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June 07, 1996 - Image 28

Resource type:
Text
Publication:
The Detroit Jewish News, 1996-06-07

Disclaimer: Computer generated plain text may have errors. Read more about this.

SHABBAT
SERVICES
./ FOR SINGLES

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Friday, June 14
8:30 p.m.

A Community
And Responsibility

Shaarey Zedek - B'nai Israel
4200 Walnut Lake Road
West Bloomfield

Sahbbat Bahaalotecha:
Numbers 8:1-12:16; Zechariah 2:14-4:7.

Services are followed by an
Oneg Shabbat

ELISSA D. BERG SPECIAL TO THE JEWISH NEWS

The Shabbat Services program is sponsored by
the Michigan Board of Rabbis in cooperation with
The Jewish News and the Community Outreach
and Education Department of the Jewish
Federation of Metropolitan Detroit

Participating Congregations
REFORM
Congregation Shir Tikvah
Temple Beth El
Temple Emanu-El
Temple Israel
Temple Kol Ami
Temple Shir Shalom

CONSERVATNE
Adat Shalom Synagogue
Congregation Beth Abraham
Hillel Moses
Congregation Beth Achim
Congregation Beth Shalom
Congregation B'nai David
Congregation B'nai Moshe
Congregation Shaarey Zedek

• Terrific selection
of gifts for every
occasion...
always 30./0 oft*
• Fine designer
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accessories...
always 20% off

• Professional
Interior Design
Service
• Complimentary
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• Personal ,
courteous service
* most mfrs.

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THE DETRO

Cr)

28

Sifeluziaad/
Soma" la Slur

6644 Orchard Lake Road at Maple

West Bloomfield
Tue-Wed-Sat 10-6 • Sun
Mon-Thur-Fri 10-9 •
(810) 855-1600

12-5

eadership is a challenge.
Leading a people who
whine at every bend is that
much more of a challenge.
Parshat Bahaalotecha pro-
vides us with models of leader-
ship and community dynamics.
We learn how to listen, what to
listen for and how to respond.
The portion begins with the
purification of the Levites to
serve in the Temple. For a com-
munity to function smoothly,
groups of its members need de-
fined roles. It is important, also,
to understand what constituents
will and will not willingly do.
These Levites will take the place
of every first born son in serving
God in the Temple. This should
lead to a smoother functioning
Temple and a happier nation.
Time and season are equally
important in shaping the com-
munity. On the 14th day of
Nisan, the people are to offer
Passover sacrifice at twilight.
Both time and method are to be
scrupulously adhered to. Yet, re-
alistically, there will be times
when this is impossible. Antici-
pating this and offering alter-
natives from the beginning is a
good leadership style.
If defiled by coming into con-
tact with a corpse or traveling
on a long journey and, therefore,
not able to offer the sacrifice at
the Temple, one can offer the
sacrifice with all proper proce-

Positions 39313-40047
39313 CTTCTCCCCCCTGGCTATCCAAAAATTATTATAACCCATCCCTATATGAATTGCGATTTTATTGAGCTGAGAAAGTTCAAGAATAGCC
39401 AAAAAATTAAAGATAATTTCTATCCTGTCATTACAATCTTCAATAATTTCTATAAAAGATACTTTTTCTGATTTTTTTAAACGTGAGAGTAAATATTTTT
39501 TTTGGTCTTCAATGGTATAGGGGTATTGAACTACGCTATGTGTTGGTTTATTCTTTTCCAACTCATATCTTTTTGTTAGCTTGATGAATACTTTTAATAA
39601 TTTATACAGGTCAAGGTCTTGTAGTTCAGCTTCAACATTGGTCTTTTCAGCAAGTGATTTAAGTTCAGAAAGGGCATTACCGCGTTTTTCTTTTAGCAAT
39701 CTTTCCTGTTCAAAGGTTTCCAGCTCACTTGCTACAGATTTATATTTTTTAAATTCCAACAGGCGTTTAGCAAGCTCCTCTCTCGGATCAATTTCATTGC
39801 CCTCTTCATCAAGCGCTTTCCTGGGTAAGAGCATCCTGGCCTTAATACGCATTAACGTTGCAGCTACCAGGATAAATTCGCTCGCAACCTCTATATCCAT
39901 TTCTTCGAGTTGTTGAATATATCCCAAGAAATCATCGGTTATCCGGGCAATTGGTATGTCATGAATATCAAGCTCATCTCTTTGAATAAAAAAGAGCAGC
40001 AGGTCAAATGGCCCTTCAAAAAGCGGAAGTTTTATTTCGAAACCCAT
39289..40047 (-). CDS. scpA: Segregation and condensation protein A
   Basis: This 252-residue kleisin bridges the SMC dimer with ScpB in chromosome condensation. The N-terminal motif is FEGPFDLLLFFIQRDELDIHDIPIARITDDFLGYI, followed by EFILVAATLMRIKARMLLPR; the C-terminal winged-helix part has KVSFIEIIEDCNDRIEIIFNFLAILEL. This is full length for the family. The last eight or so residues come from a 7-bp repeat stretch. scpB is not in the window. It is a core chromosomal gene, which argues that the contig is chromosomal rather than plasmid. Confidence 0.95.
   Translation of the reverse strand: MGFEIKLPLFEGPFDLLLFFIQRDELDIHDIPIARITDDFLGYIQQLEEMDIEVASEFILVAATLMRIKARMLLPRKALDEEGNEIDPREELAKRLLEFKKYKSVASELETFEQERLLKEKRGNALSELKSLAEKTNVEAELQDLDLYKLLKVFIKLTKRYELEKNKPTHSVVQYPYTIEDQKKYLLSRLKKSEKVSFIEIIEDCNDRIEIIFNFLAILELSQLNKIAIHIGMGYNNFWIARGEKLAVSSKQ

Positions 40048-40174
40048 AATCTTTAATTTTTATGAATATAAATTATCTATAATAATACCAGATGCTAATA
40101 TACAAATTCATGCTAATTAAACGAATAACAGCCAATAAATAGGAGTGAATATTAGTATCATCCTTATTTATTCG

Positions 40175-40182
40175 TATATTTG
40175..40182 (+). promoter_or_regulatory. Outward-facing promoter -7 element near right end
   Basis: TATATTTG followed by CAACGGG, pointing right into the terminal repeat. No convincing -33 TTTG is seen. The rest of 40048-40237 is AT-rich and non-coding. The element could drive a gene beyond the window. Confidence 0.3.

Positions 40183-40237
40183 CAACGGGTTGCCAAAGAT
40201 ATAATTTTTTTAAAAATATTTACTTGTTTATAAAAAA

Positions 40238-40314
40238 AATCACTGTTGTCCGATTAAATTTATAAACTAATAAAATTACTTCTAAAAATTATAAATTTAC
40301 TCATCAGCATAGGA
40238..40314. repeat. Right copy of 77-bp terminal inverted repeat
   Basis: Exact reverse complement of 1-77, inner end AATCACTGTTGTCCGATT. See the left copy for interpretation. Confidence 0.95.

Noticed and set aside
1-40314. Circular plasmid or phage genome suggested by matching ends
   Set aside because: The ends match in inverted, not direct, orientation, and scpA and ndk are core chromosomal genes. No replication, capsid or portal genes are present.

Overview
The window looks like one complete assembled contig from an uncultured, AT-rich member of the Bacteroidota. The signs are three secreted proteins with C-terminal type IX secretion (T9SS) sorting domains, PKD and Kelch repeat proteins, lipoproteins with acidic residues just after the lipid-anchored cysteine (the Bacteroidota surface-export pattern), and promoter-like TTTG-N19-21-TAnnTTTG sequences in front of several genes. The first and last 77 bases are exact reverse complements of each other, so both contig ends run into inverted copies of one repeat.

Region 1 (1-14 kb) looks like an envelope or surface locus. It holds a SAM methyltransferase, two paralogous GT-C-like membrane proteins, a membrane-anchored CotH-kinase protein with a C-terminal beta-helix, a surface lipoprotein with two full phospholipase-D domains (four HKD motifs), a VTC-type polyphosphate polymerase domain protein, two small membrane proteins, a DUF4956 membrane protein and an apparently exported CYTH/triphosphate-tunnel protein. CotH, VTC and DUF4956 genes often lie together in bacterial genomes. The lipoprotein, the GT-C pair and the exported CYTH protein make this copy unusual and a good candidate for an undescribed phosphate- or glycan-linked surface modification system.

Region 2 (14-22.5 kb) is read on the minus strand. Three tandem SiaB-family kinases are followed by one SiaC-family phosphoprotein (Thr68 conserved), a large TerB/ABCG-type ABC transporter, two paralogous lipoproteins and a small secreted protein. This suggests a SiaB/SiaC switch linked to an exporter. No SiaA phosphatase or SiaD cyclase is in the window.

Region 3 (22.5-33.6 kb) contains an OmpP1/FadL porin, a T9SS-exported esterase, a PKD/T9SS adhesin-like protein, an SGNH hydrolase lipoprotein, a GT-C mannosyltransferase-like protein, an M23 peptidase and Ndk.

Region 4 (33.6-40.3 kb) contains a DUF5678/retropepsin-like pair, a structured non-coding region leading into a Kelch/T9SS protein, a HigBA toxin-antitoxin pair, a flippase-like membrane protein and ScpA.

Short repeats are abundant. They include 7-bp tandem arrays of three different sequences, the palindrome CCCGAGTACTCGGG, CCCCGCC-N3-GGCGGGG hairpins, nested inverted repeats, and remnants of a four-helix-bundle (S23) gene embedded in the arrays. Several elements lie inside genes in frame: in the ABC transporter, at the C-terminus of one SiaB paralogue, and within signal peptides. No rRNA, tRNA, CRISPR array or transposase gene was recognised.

dures one month later. A format
is set up for future complications
in fulfilling ritual behaviors.
The stranger who resides in
our midst is required to offer the
Passover sacrifice just like the
Israelites. Another suggestion
for building a successful com-
munity: Make the stranger as
one of you. Moses invites his
brother-in-law, Hobeb, to travel
with the people and to enjoy
God's promised generosity along
with them. True, this native of
Midian knows the territory and
could be of benefit as a guide.
But do these people who travel
with God's cloud by day and fire
by night need a local guide as
well? Or is Moses, at this point,
welcoming the stranger and
finding him a place and role
within the developing commu-
nity?
Silver trumpets were formed
to be blown by Aaron's sons
when gathering the people at the

I

Elissa Berg is director of
education at Temple Kol Ami.

beginning of a journey or for bat-
tle, to announce a community
celebration, festival or sacrifice.
The trumpets are a visual and
aural reminder, pomp and cere-
mony to remind the people of
God's role in these ventures.
These signposts and symbols,
rituals and rites help to keep the
community inspired and cohe-
sive.
The community needs a sense
of order as well. Accordingly, this
section of the Book of Numbers
provides a marching order for
the tribes and directions for han-
dling the tabernacle during the
journey.

At this juncture, the Israelites
complain bitterly. They are not
truly hungry but are bored with
manna. They are angry that
there are restrictions on what
they can eat and how they must
live. They remember Egypt fond-
ly, selectively. Do they forget
their labor? Do they resent the
laws that have been given them
by this God who redeemed them
from slavery? Or do they fail to
understand how to deal with
freedom?
The travel is hard and they
are tired. As slaves, their basic
needs were met and they had no
choices or decisions. Freedom
and responsibility may be more
difficult than slavery. The task
of the leader will not be an easy
one.
Moses is distressed and com-
plains (some say) no less child-
ishly than his people. What does
he need this job for? Why is he
responsible for this spoiled
group? The job is too over-
whelming.
Seventy elders are chosen by
Moses to share the burdens of
leadership. God takes from the
spirit that is upon Moses and
places it with these elders.
Moses learns the benefit of

L--J\

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